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Puzzles for May, 2018
with constructor comments

View these same grids with comments from:
Constructor (29)Jeff Chen (31)Jim Horne (11)Hide comments
Tue 5/1/2018
HEFTSDTSOASIS
ALLOTIOUBLINI
SLAVENUEVOLEON
HISREARLEAGUE
SHANGRILANETS
LISASODA
CPASDATAPASTA
AIMLESSTREETOP
REPELACHETROT
SOMETONI
PAIDRIVERBANK
OFNOTEILYAGNU
ROADBLOCKMITER
TONGAPHIALIEN
STEERTENSLEDS

The original version of today's puzzle contained TURNPIKE, hidden in UTURN and PIKESPEAK. Will suggested replacing those entries so that all four hidden answers would be local roads - hence DRIVE. I also originally clued STRINGTIE as "Attire for Colonel Sanders," hoping impishly that a few solvers might enter WHITESUIT.

Wed 5/2/2018
JAVASATSFED
OVIDTURNSFAIR
LENAAEIOUALGA
TROPHYROOMASHY
TIESTABETS
PAWDDECOOPS
ADATENAPONAIR
POLKASTAKENDO
ALLOWELICREED
ESSAYRCALDS
ESCYOGAASP
ECONWINECELLAR
RENOLATCHAIDE
INCHSNORENAZI
ETETNUTTMEN

After hurrying downstairs one day, I stubbed my toe — the resulting pain soared up my leg, roller-coastered around my innards and finally skyrocketed through my head where it exploded like fireworks into the idea for this puzzle's theme. From pain to eventual pleasure in one not-so-easy step. Normally, I remain stationary and try to think outside the box when considering most themes.

It's been a couple of decades since the NYT published my last puzzle — I was a semi-regular contributor for both the NYT and Simon & Schuster throughout the 1990s and late ‘80s (back, it seems, when dirt was just invented) before stopping to pursue other hobbies. Recently, I've taken up both writing and cartooning, and have published two e-books apiece in both genres. The lure of crafting crosswords, however, still sings to me with its siren-sweet voice, so I've been making puzzles in bunches as of late between other projects. Unfortunately, I've been amassing numerous rejections. I might have to try the ‘hurry-down-the-stairs' trick again.

Thu 5/3/2018
ACCLAIMAILOAR
FRAILTYRNAPRO
FUMMIESMANDELA
AIMEDWEANED
DIDOSLICELADD
ICAHNFRODINGE
GENIUSTIERDER
COMPACTCARS
OREBATHOMAHAN
LEARSOEDADULT
DARESMAUGITCH
SLOVAKPLATS
ABUSERSLEASHES
WONREPESPOUSE
SYDOAFSTENGEL

I love rebus puzzles. Years ago, back when I was more of a casual crossword solver, I remember doing this alien abduction themed puzzle where several squares had "ET" in the shape of a flying saucer and then there was a bonus "COW" rebus square underneath it. It completely blew my mind.

I think about that puzzle a lot when I'm hitting a writer's block and want to feel bad about how much more creative and ambitious other constructors can be.

So I've been trying to come up with a good rebus theme for a while. I was pleasantly surprised to find that there weren't any car rebuses in the XWord Info database because it seemed like every "thing in a box" idea that came to me had already been done before.

Initially I was trying to do something with"boxcars" as the revealer but I found that the 11-letter "compact cars" made for a better grid layout, plus I think is a more fun answer.

Fri 5/4/2018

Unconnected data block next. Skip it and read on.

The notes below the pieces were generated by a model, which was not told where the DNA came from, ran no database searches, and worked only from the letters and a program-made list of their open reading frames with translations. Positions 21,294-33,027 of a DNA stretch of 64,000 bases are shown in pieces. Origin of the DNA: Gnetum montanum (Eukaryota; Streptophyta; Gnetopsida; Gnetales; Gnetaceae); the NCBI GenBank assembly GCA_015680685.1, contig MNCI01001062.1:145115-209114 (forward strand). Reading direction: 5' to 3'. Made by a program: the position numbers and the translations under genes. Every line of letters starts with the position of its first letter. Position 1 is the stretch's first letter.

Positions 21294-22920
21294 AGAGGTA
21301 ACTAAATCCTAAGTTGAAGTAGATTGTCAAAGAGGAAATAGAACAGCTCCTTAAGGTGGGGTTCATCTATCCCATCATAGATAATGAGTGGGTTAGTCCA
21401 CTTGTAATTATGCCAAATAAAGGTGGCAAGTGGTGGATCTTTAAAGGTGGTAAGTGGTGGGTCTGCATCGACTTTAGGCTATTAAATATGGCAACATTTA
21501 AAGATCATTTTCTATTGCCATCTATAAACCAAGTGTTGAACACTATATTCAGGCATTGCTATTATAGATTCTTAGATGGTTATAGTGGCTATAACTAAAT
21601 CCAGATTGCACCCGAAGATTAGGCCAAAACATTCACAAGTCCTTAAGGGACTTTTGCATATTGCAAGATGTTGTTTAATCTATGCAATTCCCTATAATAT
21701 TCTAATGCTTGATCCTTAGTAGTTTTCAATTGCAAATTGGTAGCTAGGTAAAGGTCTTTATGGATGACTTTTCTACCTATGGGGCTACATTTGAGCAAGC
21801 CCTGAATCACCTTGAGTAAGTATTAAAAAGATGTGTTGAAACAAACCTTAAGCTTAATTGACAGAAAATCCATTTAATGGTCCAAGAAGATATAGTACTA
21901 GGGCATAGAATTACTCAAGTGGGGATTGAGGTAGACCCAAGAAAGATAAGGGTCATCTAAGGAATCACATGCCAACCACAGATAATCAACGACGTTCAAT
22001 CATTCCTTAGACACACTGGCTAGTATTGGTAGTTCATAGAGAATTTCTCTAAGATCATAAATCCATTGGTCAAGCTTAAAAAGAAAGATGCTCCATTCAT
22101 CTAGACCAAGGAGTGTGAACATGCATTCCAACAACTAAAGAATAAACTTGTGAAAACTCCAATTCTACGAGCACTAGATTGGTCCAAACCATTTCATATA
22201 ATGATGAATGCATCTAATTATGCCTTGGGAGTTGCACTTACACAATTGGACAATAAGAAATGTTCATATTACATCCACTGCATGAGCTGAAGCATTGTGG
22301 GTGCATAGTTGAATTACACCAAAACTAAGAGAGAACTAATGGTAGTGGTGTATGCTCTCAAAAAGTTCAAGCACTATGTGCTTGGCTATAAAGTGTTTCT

HACKTIVISMACID
IMPRESARIOFADE
STAYCATIONCROC
PSYSUEWALK
TROTXYLEM
RENOFATTASERS
OPENWIDEATTLEE
YESREDEALTCDT
ENTAILTAKESOFF
STONEDHASERIE
PARTYANNE
FASTREFWES
IMHOINELEGANCE
LOOMATLONGLAST
ESPYLETSDOTHIS

Today's puzzle is my first solo themeless puzzle after collaborating with John Guzzetta on my first three. Because we received some editorial pushback on previous portmanteaus, I worried a bit about stacking HACKTIVISM and STAYCATION in such close proximity. Will liked both, so perhaps these entries are regarded as more common.

Many of my favorite clues survived the edit, including "DC area?" for KRYPTON and "What has a lot in store for you?" for ONESTOPSHOP. "Long Division?" for AFCWEST did not make the cut however, likely because Howie has been too long out of the game.

POW Sat 5/5/2018
SNUGADAMHEEDS
POGOSOBAINNIE
UTAHHODGEPODGE
MONADMUONSTE
ENDLESSLOOPIRE
DEAFENAWMAN
SPARKYRHETT
ISAIDGOODDAYSIR
TOMEIWASABI
CRASSROOSTS
HERHIGHFALUTIN
HEFDAYOAGAPE
GETUPANDGOHYPE
MATZOGRUBTIER
ADOZESAPSANDS

The long seed entry, 37-A, was inspired by a scene near the end of the old Willy Wonka movie. Although, as I later learned watching the clip on YouTube, Gene Wilder never actually says this line — he only says, "Good day, sir!" It's one of those "Luke, I am you father," "Play it again, Sam" lines. Still a good entry though, in my opinion.

I might have set a personal record with this puzzle for "Most Submitted Clues Surviving Edit." Being 65% math nerd, I'm particularly proud of the clues for 24-Across and 26-Down.

Sun 5/6/2018LET'S PLAY TWO!
ABEAMITSTIMEPHOBOS
BOXTOPNATALIELONELY
BATTLESHIPRISKAWARDS
ATRARAEASASITIN
ACQUIRETICKETTORIDE
MACHULIBILOERE
OSHEASTROADHOCOMAN
THESISSORRYDIPLOMACY
ROELIDDIESUNOCO
IRSBAMAOATSECO
NEEMEMORYTROUBLERBS
NILITOOWEREYAM
BLINISGUSASSAGO
CRANIUMTWISTERSINNER
HAVESIGHSYVESEAGLE
IVETIOACUGROSS
CONNECTFOURCHECKERS
DOLLYROOIRAALMA
FIEFIETABOOOPERATION
ERRATAATASKETOPENTO
ZESTERBANTERSEDGES

As much as I like, nay love pizza, no 3-Down for me. Plus, I'm lactose intolerant.

Mon 5/7/2018
MTFUJIDATAGAL
POLLENOWENOLE
GROUNDSCREWRVS
EELEASYAEGIS
AWEDORLON
EATAPEACHSNAP
ASSETPANEZIT
SPHTOOLBOXOLA
TABSUPEPALES
IDLESTAYSAWAY
ROGETETTA
RINGSSOARSKA
OLDTUNASASHIMI
ALEEMITTAILOR
DESRAPSIGNORE